So, naturally, Gov. Rick Scott placed Beruff in charge of rewriting the state constitution. Last night,
Some background: Every 20 years, the Sunshine State convenes a "constitutional revision commission," a process unique to Florida. In theory, the revision commission is an interesting idea. The commission can propose literally any amendments to the state's central legal document. The public then simply votes on the amendments, and any that pass immediately become law. Every 20 years, a select group of Floridians can simply bypass the state Legislature and propose whatever laws they like.
Revision commissions have convened twice in the past, in 1977 and 1997. The last revision commission was chaired by the well-respected Tallahassee lawyer W. Dexter Douglass, whom New Yorker writer Jeffrey Toobin once called "Florida's James Madison." That meeting led to the creation of the Florida Fish and Wildlife Conservation Commission, made it easier for third-party candidates to run for government, and cut a few needless financial positions within the state government.
But the commission's members are largely appointed by the governor and the state Legislature, which means the commission has the potential to go downhill fast. This year, the Sunshine State hit the jackpot in terms of having the worst possible governor in the most powerful position at the worst possible time. Scott, a translucent anglerfish from the Mariana Trench who functions best in pitch-black darkness, appointed his avowed "good friend" Beruff, a man who is passionately and proudly unqualified for the job, to chair what is perhaps Florida's most important governmental position this year. (In addition, the 38-member commission is much more Republican-dominated than either of the previous two, according to the Miami Herald.)
Beruff's appointment is the sort of move that ought to be a major scandal but isn't thanks to the ongoing garbage circus that is the Trump administration sucking all of the oxygen out of the room. Trump, a man so outwardly unintelligent that political gaffes simply don't stick to him, has lowered the bar for public office so far that the appointment of a wholly unqualified guy like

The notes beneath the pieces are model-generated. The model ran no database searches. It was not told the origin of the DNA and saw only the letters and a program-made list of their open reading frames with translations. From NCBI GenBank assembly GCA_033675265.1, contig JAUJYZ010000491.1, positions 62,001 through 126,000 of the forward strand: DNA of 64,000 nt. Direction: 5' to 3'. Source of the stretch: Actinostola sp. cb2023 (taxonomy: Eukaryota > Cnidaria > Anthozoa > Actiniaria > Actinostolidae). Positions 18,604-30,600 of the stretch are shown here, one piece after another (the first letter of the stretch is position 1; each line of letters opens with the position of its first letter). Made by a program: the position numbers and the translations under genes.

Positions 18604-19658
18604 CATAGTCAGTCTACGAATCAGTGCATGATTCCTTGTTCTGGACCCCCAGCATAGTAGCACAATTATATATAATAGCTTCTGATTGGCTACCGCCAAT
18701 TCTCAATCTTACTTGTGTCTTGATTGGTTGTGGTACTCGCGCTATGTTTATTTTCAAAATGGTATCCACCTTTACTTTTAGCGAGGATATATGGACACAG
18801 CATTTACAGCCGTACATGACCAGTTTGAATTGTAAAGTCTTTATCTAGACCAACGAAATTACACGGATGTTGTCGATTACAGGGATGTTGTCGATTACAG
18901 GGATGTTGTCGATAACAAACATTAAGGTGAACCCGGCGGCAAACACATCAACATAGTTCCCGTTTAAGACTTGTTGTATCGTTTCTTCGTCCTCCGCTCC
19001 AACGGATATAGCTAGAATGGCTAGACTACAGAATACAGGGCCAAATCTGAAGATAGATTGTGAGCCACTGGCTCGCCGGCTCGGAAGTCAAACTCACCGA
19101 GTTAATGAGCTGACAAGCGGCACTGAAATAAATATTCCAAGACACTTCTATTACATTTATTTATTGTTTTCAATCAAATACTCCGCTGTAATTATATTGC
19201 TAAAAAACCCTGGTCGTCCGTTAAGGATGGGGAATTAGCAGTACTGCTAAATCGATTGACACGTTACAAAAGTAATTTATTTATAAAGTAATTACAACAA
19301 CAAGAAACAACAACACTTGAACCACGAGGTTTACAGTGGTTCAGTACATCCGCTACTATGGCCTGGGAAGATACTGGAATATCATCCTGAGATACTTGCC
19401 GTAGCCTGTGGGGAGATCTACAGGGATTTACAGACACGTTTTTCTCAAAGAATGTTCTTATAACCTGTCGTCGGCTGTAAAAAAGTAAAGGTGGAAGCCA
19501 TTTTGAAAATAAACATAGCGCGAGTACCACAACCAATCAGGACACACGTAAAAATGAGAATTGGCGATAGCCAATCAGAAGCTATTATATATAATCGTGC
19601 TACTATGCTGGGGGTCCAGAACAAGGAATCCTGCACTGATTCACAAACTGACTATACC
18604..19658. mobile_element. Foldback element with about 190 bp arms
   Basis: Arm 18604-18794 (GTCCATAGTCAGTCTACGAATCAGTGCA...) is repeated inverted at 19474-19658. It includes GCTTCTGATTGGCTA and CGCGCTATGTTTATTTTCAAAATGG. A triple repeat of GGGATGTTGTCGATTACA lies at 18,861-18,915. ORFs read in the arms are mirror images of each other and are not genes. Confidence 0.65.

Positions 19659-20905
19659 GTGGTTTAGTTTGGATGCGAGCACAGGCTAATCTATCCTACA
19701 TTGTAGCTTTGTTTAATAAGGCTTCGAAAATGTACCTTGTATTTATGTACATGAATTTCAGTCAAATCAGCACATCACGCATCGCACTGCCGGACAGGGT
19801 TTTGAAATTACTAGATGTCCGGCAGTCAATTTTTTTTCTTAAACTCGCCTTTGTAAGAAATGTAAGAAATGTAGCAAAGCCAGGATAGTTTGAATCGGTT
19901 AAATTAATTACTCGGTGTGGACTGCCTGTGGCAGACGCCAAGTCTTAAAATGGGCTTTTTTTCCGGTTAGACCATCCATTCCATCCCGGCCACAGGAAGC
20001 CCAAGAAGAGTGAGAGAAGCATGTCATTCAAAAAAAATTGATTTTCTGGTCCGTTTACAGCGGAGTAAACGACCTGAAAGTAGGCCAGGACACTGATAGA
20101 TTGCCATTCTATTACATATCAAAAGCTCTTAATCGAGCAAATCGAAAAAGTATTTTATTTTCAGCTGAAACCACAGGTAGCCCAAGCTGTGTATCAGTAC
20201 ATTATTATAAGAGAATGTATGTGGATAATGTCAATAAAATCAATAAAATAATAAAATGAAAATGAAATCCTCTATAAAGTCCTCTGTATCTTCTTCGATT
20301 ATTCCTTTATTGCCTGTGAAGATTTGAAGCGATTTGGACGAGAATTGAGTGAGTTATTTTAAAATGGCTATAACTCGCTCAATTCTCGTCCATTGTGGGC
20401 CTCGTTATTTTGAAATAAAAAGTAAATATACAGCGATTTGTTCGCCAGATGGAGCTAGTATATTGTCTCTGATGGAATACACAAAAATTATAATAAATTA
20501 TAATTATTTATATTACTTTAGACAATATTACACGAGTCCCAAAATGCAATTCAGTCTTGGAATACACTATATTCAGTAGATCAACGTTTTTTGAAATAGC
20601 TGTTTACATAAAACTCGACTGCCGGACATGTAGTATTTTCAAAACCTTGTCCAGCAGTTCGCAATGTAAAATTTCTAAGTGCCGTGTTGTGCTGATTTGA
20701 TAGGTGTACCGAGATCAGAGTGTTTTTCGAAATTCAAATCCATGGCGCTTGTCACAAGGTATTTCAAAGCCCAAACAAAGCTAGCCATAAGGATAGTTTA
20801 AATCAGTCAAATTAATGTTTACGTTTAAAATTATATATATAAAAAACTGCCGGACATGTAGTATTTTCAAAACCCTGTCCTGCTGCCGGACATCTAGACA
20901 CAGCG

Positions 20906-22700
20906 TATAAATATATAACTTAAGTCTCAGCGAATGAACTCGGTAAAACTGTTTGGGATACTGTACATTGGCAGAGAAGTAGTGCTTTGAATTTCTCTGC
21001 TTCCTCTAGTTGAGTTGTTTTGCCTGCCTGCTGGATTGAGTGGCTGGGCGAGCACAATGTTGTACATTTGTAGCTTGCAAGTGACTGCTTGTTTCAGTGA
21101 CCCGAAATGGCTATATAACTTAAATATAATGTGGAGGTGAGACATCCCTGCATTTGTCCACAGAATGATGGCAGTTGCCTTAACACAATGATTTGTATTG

But Scott has not been hit nearly hard enough for propping up Beruff, who is basically a hop, skip, and a jump away from being an Eastern European oligarch. Beruff, a Cuban-American born in Miami, is a real-estate developer and homebuilder from Manatee County. He founded Medallion Homes, a development firm infamous in the Sarasota area for building homes with contaminated, toxic "Chinese drywall" and then sparring with homeowners who said their own houses were sickening them. (New Times conducted its own investigation into Chinese drywall in South Florida in 2010.) During Medallion's fight with the people it had screwed over, the Sarasota Herald-Tribune caught the company lying about being broke in order to get out of paying settlements to poisoned homeowners.
Beruff's conduct has also dipped into
Beruff's only true tie to politics is that he's given more than $1 million to political campaigns over the years. Recipients have included Mitt Romney, Jeb Bush, George W. Bush, Sarah Palin, and Scott. It's not out of the question to ask whether Beruff simply bought his way to the top of the revision commission.
His other qualifications are remarkably slim. He once sat
Beruff's biggest splash came when he began launching racist invectives against people he didn't like: He opened his campaign by proudly announcing he doesn't "think it's safe to allow anybody from the Middle East into this country." He pitched a complete ban on Muslim immigration to the United States, which was somehow even more stringent and offensive than Trump's proposals, in that he wanted to bar all Middle East residents, regardless of religion, from immigrating to the States. Except Israelis.
He next called Obama an "animal" on the campaign trail and then refused to apologize.
"Unfortunately, for seven and a half years, this animal we call president — because he's an animal — has for seven and a half years, has surgically and with thought and very intelligent
Confronted about the remark, Beruff doubled down and told the Sarasota Herald-Tribune that calling someone a racist is "what liberals do when they can't argue the facts."
One fact Beruff couldn't argue with, however, is that his shtick didn't endear him to Florida voters, who overwhelmingly chose Rubio, a man who is bald-faced in how entirely full of shit he is. So now, as a consolation for failing spectacularly, Scott is throwing his racist buddy a bone and letting him rewrite the state's most important document.
It's too early to tell what inevitable amount of damage
The optics don't look good. Voters have asked for common-sense changes, such as better protections for women or LGBTQ people, or more government transparency. It's unlikely most of those changes will pass through a guy like